[0006] U.S. Pat. No. 5,693,751 claims water-soluble polymerized compounds consisting of a water-soluble block copolymer having a first hydrophilic segment which is a polymer selected from the group consisting of polyethylene glycol, polyacrylamide, polymethacrylamide, polyvinyl pyrrolidone, polyvinyl alcohol, polymethacrylate and polyacrylic ester, and a second hydrophobic segment to a side chain of which a drug is attached, wherein said second segment becomes hydrophobic upon being attached to said drug, said second segment selected from the group consisting of polyaspartic acid, polyglutamic acid, polyacrylic acid, polymethacrylic acid, polymalic acid, polylactic acid and polyalkylene oxide.

[0007] However, the foregoing polymer conjugates do not exhibit buffering effect over broad pH range and are incapable of doing efficient cell trafficking and endosomal disruption. As such, they fail to provide the satisfactory efficacy of drug following the entry into cells. Therefore, there is still a need for new polymers to exhibit better buffering effect and enhance the effect of drug or protein in vivo.

SUMMARY OF THE INVENTION

[0008] It was found by the present inventors that the bioavailability of biologically active materials can be maximized by copolymerizing activated biocompatible non-antigenic hydrophilic polymers with positively charged polyethyleneimines (PEIs) to form copolymers, activating the resulting copolymers and binding the activated copolymers to biologically active materials.

[0009] Previous reports have disclosed the coupling of PEI to PEG. For examples, The report by Kavanov, A. V., et al. in Bioconjugate Chem. 9 (6), 805-812, 1998 provides a PEG-polycation block copolymer which was synthesized by reacting PEI with PEG activated by 4,4′-dimethoxytrityl (DMT). Prior to its use, the mono-DMT-substituted PEG polymer was purified from the bi-substituted by-products and unreacted initial reagents by performing the prep column chromatography. However, since PEG is a macromolecule, it is difficult to control the number of the bound PEG. It has been reported by Wie, et al. in Int. Archs Allergy Apply. Immun. 64, 84, 1981 that mPEG was converted into the succinyl ester, i.e., mPEG-OCH2CH2CONHS, so that it could react with the primary amine of PEI. In addition, the report of R. T. Morrison and R. N. Boyd in Organic Chemistry 735, 740-741, 3rd, 1973 provides the conversion of mPEG into mPEG-aldehyde. However, no mention is made of the function of PEI.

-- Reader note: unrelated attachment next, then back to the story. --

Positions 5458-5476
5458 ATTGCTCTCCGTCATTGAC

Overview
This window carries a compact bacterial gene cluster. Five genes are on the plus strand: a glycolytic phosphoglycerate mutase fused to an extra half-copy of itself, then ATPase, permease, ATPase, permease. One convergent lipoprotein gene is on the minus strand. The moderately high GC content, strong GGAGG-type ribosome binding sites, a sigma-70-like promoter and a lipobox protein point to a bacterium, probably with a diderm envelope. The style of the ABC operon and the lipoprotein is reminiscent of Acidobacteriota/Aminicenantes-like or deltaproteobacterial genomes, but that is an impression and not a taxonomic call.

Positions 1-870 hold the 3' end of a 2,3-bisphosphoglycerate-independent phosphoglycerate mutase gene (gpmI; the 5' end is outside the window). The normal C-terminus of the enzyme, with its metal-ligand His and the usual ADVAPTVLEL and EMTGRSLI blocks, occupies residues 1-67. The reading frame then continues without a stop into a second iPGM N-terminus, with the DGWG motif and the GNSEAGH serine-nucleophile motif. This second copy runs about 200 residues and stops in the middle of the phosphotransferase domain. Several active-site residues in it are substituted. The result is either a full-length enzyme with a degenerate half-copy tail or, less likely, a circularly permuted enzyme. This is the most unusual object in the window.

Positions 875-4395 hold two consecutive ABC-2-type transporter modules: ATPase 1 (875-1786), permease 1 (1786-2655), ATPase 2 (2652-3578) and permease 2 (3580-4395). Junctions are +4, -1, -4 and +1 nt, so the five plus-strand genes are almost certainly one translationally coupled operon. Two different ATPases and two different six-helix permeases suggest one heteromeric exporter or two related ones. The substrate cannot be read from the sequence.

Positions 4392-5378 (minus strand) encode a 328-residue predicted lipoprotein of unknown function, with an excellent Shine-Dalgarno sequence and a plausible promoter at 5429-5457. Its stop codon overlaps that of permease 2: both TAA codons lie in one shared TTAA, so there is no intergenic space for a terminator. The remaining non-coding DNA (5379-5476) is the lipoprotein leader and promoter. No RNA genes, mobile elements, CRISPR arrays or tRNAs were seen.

[0010] W. T. Godby, et al. state in J. Contr. Rel. 60: 149-160, 1999 that PEI with high molecular weight of 25-800 kDa can be useful for the non-viral delivery of DNA or RNA in vitro or in vivo. Specifically, PEI serves to increase cellular uptake of plasmid DNA via a non-specific adsorption mechanism and exerts the buffering effect within endosomal compartment. As results, PEI prevents degradation of plasmid DNA by enhancing cellular trafficking of plasmid DNA and enables endosomal release of plasmid DNA by lysosomal osmotic swelling and degradation. However, it makes mention of neither the enhancement in the bioavailability of drugs or proteins nor the coupling of PEIs with biocompatible non-antigenic hydrophilic polymers with intention of enhancing the bioavailability of drugs or proteins.

[0011] In view of the foregoing, the present invention provides, in one aspect, activated biocompatible non-antigenic copolymers of PEIs and biocompatible polymers other than PEI, capable of binding to biologically active materials and efficiently delivering them in vivo through the conjugate made with them.

[0012] In another aspect, the present invention provides processes for producing activated biocompatible non-antigenic copolymers of PEIs and biocompatible polymers other than PEI, which comprises copolymerizing PEIs with activated biocompatible polymers other than PEI to form copolymers and activating the resulting copolymers to produce the said activated copolymers.